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Caught in the net

5 Sep 2016 By George Hay

Theresa May has yet to out herself as a lover of the City. As such, the UK prime minister’s apparent dismissal on Sept. 4 of so-called “points-based” migration systems could give London’s rattled banks and asset managers confidence. It could be an early sign of a pragmatic, if not generous, approach to the domestic financial sector.

The UK has an opportunity to overhaul its immigration system after it leaves the European Union. It could adopt a points-based system led by politicians, where migrants are let in if they have sufficient qualifications. It could try a more demand-led approach driven by employers, in which businesses select what they need subject to the proviso they don’t too obviously undercut home labour with cheaper foreigners. Or it could go for an open process where those who want to come in can do so – in step with the liberal approach that countries like Japan are now pressuring the UK to maintain.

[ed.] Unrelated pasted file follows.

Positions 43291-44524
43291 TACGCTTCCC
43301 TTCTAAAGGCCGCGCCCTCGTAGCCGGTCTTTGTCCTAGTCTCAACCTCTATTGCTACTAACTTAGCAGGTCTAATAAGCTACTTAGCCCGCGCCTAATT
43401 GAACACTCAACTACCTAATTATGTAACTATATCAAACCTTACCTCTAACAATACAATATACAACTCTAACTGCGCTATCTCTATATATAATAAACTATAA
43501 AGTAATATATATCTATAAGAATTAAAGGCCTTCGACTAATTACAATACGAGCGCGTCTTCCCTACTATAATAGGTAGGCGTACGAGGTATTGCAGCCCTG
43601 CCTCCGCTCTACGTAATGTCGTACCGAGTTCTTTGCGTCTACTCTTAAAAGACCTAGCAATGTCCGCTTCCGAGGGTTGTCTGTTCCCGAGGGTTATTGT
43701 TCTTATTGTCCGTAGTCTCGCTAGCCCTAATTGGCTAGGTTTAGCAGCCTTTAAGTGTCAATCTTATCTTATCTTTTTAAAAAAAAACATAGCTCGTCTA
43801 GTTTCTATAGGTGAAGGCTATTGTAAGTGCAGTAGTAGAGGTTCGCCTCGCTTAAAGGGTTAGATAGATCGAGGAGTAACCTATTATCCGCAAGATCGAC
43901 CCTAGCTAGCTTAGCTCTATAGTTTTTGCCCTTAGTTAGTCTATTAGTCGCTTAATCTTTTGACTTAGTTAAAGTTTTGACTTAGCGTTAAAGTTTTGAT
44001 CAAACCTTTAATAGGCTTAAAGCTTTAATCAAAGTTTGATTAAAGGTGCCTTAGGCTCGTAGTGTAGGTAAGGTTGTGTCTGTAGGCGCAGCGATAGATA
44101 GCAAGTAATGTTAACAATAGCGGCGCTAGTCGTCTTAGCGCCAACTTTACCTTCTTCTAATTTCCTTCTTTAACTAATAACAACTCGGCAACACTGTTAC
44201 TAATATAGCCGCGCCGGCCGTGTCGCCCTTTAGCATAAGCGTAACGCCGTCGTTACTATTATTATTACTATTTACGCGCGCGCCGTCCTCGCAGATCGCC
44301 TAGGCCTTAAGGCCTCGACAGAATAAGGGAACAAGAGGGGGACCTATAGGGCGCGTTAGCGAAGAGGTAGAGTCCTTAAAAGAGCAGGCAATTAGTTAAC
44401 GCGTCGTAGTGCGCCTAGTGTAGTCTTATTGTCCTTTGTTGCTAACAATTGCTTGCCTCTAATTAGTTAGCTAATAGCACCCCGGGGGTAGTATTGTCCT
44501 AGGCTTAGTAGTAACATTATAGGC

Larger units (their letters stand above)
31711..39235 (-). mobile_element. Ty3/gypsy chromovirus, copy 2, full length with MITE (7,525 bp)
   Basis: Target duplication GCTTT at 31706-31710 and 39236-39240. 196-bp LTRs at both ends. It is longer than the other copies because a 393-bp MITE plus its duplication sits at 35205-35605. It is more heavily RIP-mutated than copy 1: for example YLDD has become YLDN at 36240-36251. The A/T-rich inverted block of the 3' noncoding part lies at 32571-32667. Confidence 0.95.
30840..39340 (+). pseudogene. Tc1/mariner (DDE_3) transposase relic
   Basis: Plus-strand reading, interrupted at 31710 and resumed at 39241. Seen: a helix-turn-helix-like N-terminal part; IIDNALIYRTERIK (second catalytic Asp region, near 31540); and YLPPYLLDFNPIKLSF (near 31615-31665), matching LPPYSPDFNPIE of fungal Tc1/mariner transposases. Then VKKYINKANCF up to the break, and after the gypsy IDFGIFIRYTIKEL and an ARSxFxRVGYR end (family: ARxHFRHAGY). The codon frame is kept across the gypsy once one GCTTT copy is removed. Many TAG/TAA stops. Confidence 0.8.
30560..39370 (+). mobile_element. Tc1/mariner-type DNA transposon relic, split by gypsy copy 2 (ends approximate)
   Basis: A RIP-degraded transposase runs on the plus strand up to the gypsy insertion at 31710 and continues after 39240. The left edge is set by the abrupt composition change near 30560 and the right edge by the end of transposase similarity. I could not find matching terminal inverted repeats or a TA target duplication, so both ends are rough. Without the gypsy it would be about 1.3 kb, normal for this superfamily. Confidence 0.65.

The UK currently has an awkward mix of open and shut doors. The EU’s freedom of movement principle allows citizens of the 27 other states to come to Britain. Those outside the EU are subject to a points-based system in which workers are separated into tiers that are subject to quotas. For big City firms annoyed by the restrictions this creates for basing staff in London, May’s rejection of a points-based approach sounds a step forward.

The risk is that whatever approach May lands on will be driven more by numbers than principles. Net annual immigration of over 300,000 – triple the official target May reiterated in July – is perceived to be a key reason Britons voted to leave the EU. Brexiteers have publicly endorsed an “Australian-style points-based system” – on the potentially flawed logic that this will cut net immigration. If this is being binned, they will be pressing May hard to adopt an alternative to get numbers down.

That solution could well be a hybrid model, combining elements of points-based and employer-led models, but with hard caps. The risk is that what results is a restriction on both non-EU and EU workers. In that case, what looks like a positive would be anything but.


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